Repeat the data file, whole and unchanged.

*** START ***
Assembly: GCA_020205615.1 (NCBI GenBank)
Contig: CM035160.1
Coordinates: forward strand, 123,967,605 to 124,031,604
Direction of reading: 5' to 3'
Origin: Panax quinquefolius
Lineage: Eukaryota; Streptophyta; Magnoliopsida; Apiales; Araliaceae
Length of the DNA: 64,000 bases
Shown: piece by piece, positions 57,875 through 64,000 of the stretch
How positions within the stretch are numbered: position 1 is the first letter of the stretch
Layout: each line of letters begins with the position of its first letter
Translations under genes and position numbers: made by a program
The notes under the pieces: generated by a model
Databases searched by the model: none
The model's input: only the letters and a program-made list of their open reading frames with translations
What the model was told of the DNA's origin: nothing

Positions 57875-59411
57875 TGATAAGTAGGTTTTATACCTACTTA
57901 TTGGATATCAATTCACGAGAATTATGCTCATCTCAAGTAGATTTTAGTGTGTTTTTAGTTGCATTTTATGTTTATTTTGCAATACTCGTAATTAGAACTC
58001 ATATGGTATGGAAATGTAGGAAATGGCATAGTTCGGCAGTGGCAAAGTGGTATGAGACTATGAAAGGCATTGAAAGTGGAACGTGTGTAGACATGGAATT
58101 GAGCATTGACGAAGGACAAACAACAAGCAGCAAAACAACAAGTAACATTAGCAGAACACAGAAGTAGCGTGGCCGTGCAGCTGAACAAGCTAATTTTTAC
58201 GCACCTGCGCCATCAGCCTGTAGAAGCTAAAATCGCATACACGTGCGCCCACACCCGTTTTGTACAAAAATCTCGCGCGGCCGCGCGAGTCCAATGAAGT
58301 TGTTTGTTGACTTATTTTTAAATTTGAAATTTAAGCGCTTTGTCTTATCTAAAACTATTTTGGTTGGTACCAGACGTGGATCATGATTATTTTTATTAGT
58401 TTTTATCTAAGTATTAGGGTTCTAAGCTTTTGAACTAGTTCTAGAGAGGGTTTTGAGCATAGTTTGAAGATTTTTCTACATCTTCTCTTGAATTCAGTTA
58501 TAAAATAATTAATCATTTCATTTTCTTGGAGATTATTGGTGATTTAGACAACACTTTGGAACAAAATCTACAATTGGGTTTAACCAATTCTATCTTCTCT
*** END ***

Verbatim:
Assembly: GCA_020205615.1 (NCBI GenBank)
Contig: CM035160.1
Coordinates: forward strand, 123,967,605 to 124,031,604
Direction of reading: 5' to 3'
Origin: Panax quinquefolius
Lineage: Eukaryota; Streptophyta; Magnoliopsida; Apiales; Araliaceae
Length of the DNA: 64,000 bases
Shown: piece by piece, positions 57,875 through 64,000 of the stretch
How positions within the stretch are numbered: position 1 is the first letter of the stretch
Layout: each line of letters begins with the position of its first letter
Translations under genes and position numbers: made by a program
The notes under the pieces: generated by a model
Databases searched by the model: none
The model's input: only the letters and a program-made list of their open reading frames with translations
What the model was told of the DNA's origin: nothing

Positions 57875-59411
57875 TGATAAGTAGGTTTTATACCTACTTA
57901 TTGGATATCAATTCACGAGAATTATGCTCATCTCAAGTAGATTTTAGTGTGTTTTTAGTTGCATTTTATGTTTATTTTGCAATACTCGTAATTAGAACTC
58001 ATATGGTATGGAAATGTAGGAAATGGCATAGTTCGGCAGTGGCAAAGTGGTATGAGACTATGAAAGGCATTGAAAGTGGAACGTGTGTAGACATGGAATT
58101 GAGCATTGACGAAGGACAAACAACAAGCAGCAAAACAACAAGTAACATTAGCAGAACACAGAAGTAGCGTGGCCGTGCAGCTGAACAAGCTAATTTTTAC
58201 GCACCTGCGCCATCAGCCTGTAGAAGCTAAAATCGCATACACGTGCGCCCACACCCGTTTTGTACAAAAATCTCGCGCGGCCGCGCGAGTCCAATGAAGT
58301 TGTTTGTTGACTTATTTTTAAATTTGAAATTTAAGCGCTTTGTCTTATCTAAAACTATTTTGGTTGGTACCAGACGTGGATCATGATTATTTTTATTAGT
58401 TTTTATCTAAGTATTAGGGTTCTAAGCTTTTGAACTAGTTCTAGAGAGGGTTTTGAGCATAGTTTGAAGATTTTTCTACATCTTCTCTTGAATTCAGTTA
58501 TAAAATAATTAATCATTTCATTTTCTTGGAGATTATTGGTGATTTAGACAACACTTTGGAACAAAATCTACAATTGGGTTTAACCAATTCTATCTTCTCT